The above will create 2 nodes in the database, one labeled "User" with the name "Alice" and the other labeled "Software" with the name "Memgraph". It will also create a relationship that "Alice" likes "Memgraph".

Note: Each query needs to end with the ; (semicolon) character.

Next, we will retrieve the created nodes and relationships by executing this second query:

MATCH (u:User)-[r]->(x) RETURN u, r, x;

The query should return the following result:

| u                           | r        | x                                 |
| ----------------------------| -------- | ----------------------------------|
| (:User {name: "Alice"})     | [Likes]  | (:Software {name: "Memgraph"})    |

Excellent! You have now installed Memgraph and used its CLI tool to run a few simple queries.

Now, aside from a CLI tool, Memgraph also has an integrated development environment called Memgraph Lab to help you manage and execute various tasks on your databases. Let’s move on to the next step to install it.

Step 4 — Installing Memgraph Lab and Connecting to Memgraph

Start by downloading Memgraph Lab for Windows.

The downloaded package will be a .exe installer and can be easily installed just like other Windows installers.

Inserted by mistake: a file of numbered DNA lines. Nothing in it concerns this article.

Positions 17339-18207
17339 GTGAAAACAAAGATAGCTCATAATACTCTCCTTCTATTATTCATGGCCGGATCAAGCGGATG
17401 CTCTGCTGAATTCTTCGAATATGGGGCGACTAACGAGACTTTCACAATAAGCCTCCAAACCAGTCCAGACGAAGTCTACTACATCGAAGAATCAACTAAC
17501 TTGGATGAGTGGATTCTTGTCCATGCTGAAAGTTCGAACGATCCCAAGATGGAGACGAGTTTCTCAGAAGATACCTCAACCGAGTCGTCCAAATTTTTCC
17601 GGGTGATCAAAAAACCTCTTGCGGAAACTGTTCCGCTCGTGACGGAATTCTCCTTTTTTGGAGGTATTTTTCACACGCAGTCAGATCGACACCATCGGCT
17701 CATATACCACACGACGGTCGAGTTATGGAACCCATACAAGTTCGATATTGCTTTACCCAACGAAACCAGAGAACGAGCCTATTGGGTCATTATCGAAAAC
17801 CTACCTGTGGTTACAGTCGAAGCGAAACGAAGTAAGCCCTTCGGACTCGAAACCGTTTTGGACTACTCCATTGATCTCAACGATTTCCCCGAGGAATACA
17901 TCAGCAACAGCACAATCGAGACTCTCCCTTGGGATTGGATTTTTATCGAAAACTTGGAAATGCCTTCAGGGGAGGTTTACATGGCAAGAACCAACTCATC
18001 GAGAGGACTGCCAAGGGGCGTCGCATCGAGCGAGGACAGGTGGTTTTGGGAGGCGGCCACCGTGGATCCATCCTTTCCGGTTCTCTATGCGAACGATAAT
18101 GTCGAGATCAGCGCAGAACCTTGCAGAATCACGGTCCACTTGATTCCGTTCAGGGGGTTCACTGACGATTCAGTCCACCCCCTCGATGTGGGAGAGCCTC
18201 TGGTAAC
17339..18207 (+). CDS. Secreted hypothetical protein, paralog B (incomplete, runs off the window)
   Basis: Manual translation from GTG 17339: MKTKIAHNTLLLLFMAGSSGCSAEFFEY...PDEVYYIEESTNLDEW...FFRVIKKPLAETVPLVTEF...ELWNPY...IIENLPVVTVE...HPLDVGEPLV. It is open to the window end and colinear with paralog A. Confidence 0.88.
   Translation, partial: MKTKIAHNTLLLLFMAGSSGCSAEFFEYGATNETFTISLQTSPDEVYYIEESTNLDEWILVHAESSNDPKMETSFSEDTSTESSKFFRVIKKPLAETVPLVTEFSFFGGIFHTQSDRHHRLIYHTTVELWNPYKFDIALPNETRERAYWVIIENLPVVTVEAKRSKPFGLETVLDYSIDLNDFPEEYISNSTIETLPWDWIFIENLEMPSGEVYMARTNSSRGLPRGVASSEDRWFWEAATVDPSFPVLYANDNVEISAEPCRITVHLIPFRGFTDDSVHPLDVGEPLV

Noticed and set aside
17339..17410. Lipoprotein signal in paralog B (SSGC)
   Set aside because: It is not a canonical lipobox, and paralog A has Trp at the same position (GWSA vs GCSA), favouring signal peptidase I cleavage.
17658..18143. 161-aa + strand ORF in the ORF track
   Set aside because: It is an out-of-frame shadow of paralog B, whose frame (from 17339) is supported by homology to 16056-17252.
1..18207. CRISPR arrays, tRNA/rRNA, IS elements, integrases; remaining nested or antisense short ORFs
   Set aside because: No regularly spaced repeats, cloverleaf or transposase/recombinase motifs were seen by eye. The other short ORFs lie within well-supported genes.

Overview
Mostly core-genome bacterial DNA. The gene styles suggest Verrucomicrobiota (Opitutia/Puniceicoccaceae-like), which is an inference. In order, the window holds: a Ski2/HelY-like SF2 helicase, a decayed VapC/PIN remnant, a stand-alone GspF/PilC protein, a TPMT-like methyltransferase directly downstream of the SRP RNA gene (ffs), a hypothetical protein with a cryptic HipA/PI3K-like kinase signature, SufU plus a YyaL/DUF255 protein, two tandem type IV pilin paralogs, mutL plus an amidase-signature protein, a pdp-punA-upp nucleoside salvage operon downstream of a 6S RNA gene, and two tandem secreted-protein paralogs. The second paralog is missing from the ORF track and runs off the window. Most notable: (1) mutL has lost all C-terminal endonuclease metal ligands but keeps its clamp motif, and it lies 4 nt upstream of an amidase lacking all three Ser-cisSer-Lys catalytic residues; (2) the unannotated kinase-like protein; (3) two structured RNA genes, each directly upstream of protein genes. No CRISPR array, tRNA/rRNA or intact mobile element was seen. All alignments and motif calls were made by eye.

Double click on the installer to start the installation process. Depending on your Windows security preferences, Windows Defender SmartScreen might block the installer from running the first time. This is because it can’t recognize the developer of the app, which in this case, is Memgraph. This is normal and nothing you should worry about. Simply click on More Info and then click on Run Anyway.

Once the installation is completed, Memgraph Lab will launch, and you will be presented with the Home screen. Using the default values of the “Host” and “Port” text fields and leaving the “Username” and “Password” fields blank click “Connect” to start connecting to the Memgraph server.

Note: Before connecting, ensure that the Memgraph server is running as explained on Step 2. You won’t be able to connect if the server is not running in the first place!

Once connected, you’ll be presented with Memgraph Lab’s user interface.

Now that we have Memgraph Lab installed and connected to Memgraph, we will run a few basic queries to make sure everything works properly.